To have CodeCheck display all preprocessor macros completely expanded in the listing file, use the -M option. When this option is in force, every line that contains a macro will be shown twice: first before expansion, and second after all macros have been expanded. This feature can be invaluable when debugging complex or deeply nested macros.
To have CodeCheck display all header files in the listing file, use the -H option. Although this may create huge listing files, it is essential when trying to debug C++ class libraries (which are normally defined in headers).
Alone among all command-line shells, MS-DOS does not allow the programmer to redirect the stderr output stream to a file. For deprived DOS users, CodeCheck provides a special option (-O), which causes CodeCheck to send all advisory and error messages to a file named "stderr.out" instead.
Assuming that all CodeCheck users will use the INCLUDE and CCEXCLUDE environmental variables to control which source and header files are read and checked, the -S3 option should always be specified. This option tells CodeCheck to check every header file, except those in specifically excluded directories.
Special Keywords and C++ Dialects
CodeCheck can handle all of the common C and C++ dialects, as implemented by the major compiler vendors. Each of these dialects differs from standard C or C++, usually by virtue of having its own special reserved keywords (e.g. near, far, huge) and predefined macro constants (e.g. __BORLANDC__). Many dialects also have language extensions, in the form of special grammatical constructions that are not allowed in ANSI standard C or C++. Because of these dialectical variations, CodeCheck needs to know which compiler is being used to compile the source code. This is true even if the source code is pure ANSI standard, because the compiler vendor's header files usually make use of these extensions. The -K option informs CodeCheck which compiler the source code is intended for.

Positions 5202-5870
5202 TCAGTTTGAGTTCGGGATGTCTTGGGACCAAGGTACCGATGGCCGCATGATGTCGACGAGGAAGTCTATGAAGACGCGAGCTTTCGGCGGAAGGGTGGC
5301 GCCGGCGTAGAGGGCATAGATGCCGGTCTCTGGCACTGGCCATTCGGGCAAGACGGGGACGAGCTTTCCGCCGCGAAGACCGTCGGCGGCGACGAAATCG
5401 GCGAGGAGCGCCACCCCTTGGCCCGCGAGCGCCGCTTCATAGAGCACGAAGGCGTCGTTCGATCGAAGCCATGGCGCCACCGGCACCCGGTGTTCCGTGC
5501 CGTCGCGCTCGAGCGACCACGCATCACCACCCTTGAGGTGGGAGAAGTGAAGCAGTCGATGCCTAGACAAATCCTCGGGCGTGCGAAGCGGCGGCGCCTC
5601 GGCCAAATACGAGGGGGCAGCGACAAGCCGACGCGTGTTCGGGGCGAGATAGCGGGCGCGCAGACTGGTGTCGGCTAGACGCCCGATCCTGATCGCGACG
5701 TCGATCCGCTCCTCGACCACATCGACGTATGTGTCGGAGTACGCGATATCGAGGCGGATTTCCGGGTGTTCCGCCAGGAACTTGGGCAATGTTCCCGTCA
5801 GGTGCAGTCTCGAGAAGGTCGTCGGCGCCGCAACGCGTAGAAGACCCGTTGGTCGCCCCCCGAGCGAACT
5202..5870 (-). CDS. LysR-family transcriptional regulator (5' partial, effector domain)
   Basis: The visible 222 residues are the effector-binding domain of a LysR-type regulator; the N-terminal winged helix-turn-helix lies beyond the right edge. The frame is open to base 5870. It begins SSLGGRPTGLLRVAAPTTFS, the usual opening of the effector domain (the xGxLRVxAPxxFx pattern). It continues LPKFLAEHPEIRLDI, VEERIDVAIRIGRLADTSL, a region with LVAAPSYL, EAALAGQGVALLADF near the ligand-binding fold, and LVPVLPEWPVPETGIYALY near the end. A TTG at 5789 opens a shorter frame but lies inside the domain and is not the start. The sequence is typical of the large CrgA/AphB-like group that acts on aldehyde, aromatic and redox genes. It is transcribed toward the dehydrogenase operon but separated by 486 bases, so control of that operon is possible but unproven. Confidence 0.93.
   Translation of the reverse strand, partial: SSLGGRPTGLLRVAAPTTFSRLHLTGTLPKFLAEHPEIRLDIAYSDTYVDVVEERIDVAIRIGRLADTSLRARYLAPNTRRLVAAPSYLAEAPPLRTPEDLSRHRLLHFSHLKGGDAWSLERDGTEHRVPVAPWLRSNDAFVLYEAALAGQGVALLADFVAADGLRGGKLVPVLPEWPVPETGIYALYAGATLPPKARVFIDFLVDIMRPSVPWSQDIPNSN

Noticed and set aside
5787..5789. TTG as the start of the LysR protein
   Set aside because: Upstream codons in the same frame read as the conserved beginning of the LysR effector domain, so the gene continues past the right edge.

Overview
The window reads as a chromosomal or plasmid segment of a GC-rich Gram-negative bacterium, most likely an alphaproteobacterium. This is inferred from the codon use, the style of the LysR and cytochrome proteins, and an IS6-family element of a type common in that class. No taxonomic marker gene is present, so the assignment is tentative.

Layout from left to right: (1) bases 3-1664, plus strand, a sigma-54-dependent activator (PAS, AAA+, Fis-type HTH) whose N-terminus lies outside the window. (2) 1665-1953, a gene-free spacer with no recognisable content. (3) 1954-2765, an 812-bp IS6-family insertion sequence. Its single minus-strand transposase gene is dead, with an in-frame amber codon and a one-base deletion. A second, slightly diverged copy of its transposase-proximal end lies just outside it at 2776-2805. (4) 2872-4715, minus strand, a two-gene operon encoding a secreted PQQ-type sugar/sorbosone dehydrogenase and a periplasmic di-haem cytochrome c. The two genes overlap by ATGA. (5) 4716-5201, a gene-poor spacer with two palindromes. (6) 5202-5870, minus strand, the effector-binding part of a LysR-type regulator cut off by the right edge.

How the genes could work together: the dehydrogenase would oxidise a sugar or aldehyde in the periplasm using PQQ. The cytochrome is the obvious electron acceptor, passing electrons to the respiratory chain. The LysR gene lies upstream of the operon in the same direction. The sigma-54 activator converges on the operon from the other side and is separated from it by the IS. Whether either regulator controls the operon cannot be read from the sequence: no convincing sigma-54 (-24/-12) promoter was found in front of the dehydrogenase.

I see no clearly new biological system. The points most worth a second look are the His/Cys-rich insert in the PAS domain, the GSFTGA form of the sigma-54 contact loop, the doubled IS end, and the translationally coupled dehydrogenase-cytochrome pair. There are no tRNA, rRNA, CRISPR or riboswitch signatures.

In addition, the user can predefine macro constants on the command line, with the -D option. This option works in exactly the same way for CodeCheck as it does for the major compilers.
Suggested CodeCheck Options for XYZ
First, remember to set the INCLUDE and CCEXCLUDE environmental variables. Without this information, CodeCheck cannot function properly.
For a project that uses Microsoft C++ on a DOS or Windows machine, when a full listing file is desired, the following command line will cause CodeCheck to apply the XYZ coding rules to all source files in the current directory:chk32 -Rxyzrule -K7 -L -H -S3 *.c
The option -K7 identifies the dialect used by all Microsoft C++ compilers. For a project that uses generic (AT&T) C++ on a Unix machine, only the -K option changes:check -Rxyzrule -K4 -L -H -S3 *.c
For a project that uses Borland C++ on an OS/2 machine, once again only the -K option changes:check -Rxyzrule -K6 -L -H -S3 *.c
As an alternative to the wildcard file specification in the above examples, it is possible to list explicitly every file that is to be checked, or to list the name of a file that simply contains the name of every file that is to be checked. The latter is called a "project file", and must have the extension ".ccp". Common command-line options can also be placed at the beginning of the project file, one per line. See the CodeCheck Reference Manual for details about project files.